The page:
The discussion of the League of Communists as the embodiment of the “collective intellectual” continues, after which Bahro treats economic and other aspects of the envisaged Cultural Revolution:
“…[T]he League of will and must be in a position, as the collective intellectual, to resolve already within itself the particular problem of the intelligentsia. And this naturally all the sooner, the more it succeeds in uniting in itself the entire emancipatory potential from all groups and strata of society. In order to be this collective intellectual uniting all energies directed towards general emancipation, and to be able to mediate their confluence in a programme of action that is steadily actualized, the League of Communists must be organized differently from the old kind of party. The organizational structure must be governed by the character of the principal activity that it has to perform. A successful work of knowledge requires the access of all participants to the totality of significant information, the ‘horizontal’ and non-hierarchical coordination of investigations on the basis of the self-activity of those involved, the admission of hypotheses that break through the customary frame of ideas, unreserved discussion of different interpretations without any kind of official evaluation by an agency empowered to ‘confirm’ or otherwise, etc. The point of departure must be that the research of the most diverse individuals and groups, presupposing the basically agreed orientation of those involved, leads from the logic of the actual relationships themselves, on which it is focused, to a common understanding, to approximation to truth, i.e. to the adequate expression of the emancipatory interests in view of the of the conditions that are given and to be changed. [….]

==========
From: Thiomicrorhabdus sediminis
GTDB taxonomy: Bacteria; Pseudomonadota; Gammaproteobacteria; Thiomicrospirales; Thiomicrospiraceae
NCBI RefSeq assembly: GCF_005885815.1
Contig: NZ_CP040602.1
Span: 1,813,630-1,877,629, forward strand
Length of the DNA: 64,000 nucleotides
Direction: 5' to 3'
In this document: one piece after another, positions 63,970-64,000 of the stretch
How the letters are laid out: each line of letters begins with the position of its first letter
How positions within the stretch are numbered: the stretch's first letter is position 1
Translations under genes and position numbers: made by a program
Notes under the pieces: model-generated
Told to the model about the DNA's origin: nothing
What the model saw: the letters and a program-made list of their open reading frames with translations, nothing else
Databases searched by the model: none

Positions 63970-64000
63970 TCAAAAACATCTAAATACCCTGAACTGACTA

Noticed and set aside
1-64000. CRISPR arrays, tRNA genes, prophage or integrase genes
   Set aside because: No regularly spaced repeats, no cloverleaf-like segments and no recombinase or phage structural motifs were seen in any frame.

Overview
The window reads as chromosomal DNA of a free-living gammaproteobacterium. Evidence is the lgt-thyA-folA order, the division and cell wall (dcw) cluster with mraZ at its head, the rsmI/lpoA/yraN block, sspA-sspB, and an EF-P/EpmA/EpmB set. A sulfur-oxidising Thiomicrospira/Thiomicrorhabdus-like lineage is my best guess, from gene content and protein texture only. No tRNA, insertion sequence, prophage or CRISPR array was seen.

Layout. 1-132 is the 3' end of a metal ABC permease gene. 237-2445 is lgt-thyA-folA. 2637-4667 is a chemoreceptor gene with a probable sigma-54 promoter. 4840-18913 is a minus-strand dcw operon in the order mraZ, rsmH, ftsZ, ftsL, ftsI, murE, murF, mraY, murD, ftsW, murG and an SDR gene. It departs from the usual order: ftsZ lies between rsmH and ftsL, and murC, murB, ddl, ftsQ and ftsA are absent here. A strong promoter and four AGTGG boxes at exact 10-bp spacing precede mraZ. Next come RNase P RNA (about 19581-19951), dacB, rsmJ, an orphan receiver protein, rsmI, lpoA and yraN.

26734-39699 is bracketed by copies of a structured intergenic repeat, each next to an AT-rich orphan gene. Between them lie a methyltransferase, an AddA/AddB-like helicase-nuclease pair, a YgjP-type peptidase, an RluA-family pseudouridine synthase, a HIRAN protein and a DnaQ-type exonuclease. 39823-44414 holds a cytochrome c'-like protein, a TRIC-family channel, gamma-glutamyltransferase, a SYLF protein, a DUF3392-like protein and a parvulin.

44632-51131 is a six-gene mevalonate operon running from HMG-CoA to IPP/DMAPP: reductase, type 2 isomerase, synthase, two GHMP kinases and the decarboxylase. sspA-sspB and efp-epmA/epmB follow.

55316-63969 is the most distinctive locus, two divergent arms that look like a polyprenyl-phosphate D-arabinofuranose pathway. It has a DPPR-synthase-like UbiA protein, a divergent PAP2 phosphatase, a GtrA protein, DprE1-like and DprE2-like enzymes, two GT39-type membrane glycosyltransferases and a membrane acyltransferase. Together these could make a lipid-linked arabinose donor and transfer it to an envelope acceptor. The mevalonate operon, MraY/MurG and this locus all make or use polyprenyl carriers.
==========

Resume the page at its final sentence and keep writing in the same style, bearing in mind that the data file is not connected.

If the League of Communists, while freeing itself from its internal chains, also stands outside the continuity of the state apparatus, then it obtains the possibility of also bringing contradiction into the government apparatus, renovating this in a fundamental way, socially instead of just bureaucratically. If the party revolutionized society in the first phase of actually existing socialism with the aid of the state, the apparatus (and up to a certain point successfully so), then the question now is to reorganize the sate and the apparatus with the aid of society, basing this on the surplus consciousness assembled in it. This is in no way a mere administrative task. The apparatus is the sphere of work of a large number of people whose professional complex of interests develops laws of its own. This complex must be dissolved, to prevent the formation of a political bloc around the special interests of these personnel.